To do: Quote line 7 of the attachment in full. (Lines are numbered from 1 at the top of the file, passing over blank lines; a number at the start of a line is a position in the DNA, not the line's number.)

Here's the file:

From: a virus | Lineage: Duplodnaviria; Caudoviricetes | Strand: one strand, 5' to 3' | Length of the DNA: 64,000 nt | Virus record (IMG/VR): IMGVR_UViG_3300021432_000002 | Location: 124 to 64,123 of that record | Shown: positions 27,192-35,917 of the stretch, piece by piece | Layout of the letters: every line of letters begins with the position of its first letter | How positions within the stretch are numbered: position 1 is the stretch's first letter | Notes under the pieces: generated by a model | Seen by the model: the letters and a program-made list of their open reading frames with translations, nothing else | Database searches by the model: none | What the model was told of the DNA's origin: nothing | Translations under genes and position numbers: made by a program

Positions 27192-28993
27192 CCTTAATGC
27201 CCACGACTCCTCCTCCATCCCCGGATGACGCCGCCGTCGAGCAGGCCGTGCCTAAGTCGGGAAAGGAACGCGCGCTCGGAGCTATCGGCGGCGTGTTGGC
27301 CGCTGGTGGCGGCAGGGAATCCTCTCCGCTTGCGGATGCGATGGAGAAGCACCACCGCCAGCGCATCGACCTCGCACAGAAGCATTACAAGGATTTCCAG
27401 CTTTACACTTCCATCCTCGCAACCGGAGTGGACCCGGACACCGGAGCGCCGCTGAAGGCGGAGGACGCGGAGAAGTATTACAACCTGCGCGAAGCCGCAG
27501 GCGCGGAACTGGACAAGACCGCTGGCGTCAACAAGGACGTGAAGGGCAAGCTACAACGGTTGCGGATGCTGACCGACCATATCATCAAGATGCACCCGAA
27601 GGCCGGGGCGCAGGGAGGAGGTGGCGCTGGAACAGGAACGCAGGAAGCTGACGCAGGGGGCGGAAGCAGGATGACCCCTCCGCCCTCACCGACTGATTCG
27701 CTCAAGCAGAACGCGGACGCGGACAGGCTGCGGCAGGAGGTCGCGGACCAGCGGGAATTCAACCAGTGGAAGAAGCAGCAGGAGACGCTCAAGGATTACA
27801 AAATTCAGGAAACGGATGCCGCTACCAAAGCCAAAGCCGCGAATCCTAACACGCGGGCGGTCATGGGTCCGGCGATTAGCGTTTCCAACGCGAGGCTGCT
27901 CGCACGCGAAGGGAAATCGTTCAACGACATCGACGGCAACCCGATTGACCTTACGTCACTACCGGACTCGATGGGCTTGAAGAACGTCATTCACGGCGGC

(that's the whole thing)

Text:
27501 GCGCGGAACTGGACAAGACCGCTGGCGTCAACAAGGACGTGAAGGGCAAGCTACAACGGTTGCGGATGCTGACCGACCATATCATCAAGATGCACCCGAA